Following the loss of their home, and after 94 days of confrontation during which time Sonia and Paco have been chained to a fence outside the BBVA de Alfonso El Sabio, close to the Alicante Central Market, the bank has finally agreed to reduce their 135,000 debt euro to just 10,000 which the couple have agreed to pay back over the next 15 years.
In addition, Sonia’s parents aged, 74 and 77, who acted as their guarantors, will no longer have to pay 160 euros a month following their default.
Having obtained a mortgage from the bank three years ago the couple, who have two young girls, lost their home in 2013.
The tug of war with BBVA began when the couple became unemployed. During the first months, they were able to meet the mortgage payment from their unemployment benefits but when this was reduced they were forced to request a loan extension of an additional 11,000 euros.
Far from solving the problem, the situation worsened. Almost 40,000 euros in debt their benefits were stopped and it became impossible for them to deal with their monthly bills.
They ended up being evicted and the house was auctioned. During this process, the couple held talks with BBVA, initially suggesting a payment proposal for their outstanding debt but the company would not budge.
On December 23 Paco chained himself outside the bank but all the time negotiations continued. He was offered a reduction of his debt – 110,000 euros to 35,000 – payable for 12 years at almost 300 euros a month, but from a total income of 426 euros per month, 75 euros of which went to pay for their social housing, the couple rejected the proposal.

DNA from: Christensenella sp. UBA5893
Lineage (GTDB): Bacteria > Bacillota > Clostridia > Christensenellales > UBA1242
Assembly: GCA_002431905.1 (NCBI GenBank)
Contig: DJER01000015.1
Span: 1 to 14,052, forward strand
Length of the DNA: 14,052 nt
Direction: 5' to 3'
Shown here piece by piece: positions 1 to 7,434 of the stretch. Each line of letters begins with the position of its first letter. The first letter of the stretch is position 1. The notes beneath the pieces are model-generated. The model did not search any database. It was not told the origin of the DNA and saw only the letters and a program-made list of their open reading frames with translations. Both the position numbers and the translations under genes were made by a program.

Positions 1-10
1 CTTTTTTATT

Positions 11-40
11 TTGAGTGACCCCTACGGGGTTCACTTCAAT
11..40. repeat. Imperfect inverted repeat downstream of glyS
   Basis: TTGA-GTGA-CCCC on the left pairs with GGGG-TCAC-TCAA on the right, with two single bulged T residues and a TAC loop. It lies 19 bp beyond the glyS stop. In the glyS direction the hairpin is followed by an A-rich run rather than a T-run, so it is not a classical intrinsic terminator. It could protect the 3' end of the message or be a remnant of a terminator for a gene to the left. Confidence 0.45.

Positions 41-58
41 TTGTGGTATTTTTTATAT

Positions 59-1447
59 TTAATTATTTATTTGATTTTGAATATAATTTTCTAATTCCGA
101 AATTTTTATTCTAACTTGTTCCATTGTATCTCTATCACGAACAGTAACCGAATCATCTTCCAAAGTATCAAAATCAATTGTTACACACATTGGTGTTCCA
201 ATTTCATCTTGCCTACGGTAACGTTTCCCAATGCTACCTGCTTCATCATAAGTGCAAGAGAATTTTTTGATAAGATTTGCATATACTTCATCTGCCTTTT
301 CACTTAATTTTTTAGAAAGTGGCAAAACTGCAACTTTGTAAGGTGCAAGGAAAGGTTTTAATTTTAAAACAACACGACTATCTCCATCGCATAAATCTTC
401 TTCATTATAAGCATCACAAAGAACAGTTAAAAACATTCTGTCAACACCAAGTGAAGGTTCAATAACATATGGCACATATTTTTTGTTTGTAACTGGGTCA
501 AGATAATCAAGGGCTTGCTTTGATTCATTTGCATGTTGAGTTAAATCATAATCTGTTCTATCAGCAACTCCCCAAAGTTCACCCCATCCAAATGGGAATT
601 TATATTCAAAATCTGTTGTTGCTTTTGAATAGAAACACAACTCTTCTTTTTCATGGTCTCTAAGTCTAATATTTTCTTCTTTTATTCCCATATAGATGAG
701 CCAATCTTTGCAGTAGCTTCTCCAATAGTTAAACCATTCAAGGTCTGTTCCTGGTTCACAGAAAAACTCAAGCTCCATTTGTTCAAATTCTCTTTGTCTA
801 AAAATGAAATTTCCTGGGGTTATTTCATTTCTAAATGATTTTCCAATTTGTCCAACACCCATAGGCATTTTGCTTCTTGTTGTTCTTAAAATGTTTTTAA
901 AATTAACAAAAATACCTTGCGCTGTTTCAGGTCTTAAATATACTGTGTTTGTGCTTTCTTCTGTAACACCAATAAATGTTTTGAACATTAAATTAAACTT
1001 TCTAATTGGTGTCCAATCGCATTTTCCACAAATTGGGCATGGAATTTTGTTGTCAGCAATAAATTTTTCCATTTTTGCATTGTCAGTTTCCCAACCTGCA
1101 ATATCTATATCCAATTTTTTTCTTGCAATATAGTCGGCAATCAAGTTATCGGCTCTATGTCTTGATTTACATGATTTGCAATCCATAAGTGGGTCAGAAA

The couple then enlisted the help of the Platform Affected by Mortgage (PAH) in Alicante while the pair continued to camp outside the branch as leverage. “The first night we tried to sleep in the ATM machine but the security firm alerted police and we were kicked out”, Paco said. Finally they decided to sleep in the open air accompanied by several members of the platform.
What began as an act of protest turned into an encampment. There were several mattresses, sofa, tables, chairs and three tents. "There is no way that we are going to from here until they accept [the bank] our conditions," Paco said 80 days ago.
And the couple’s actions were finally rewarded last Wednesday when they were called into the bank and the new terms agreed. Importantly the agreement states that the debt will not be inherited by the children in the unlikely event that it is not paid off by Paco and Sonia. “That was one particularly important clause that we insisted be included” the couple said.
Sonia, meanwhile, has thanked the PAH and other associations in Altea and Valencia that provided their support, as well as the thousands of people who gave their support or provided food and hot drinks.
For their part, the BBVA confirmed the agreement and pointed out that "this was not the first time that they had been offered a debt repayment plan". "We have never stopped looking for solutions", said a bank spokesman.
Filed under: http://www.theleader.info/article/46991/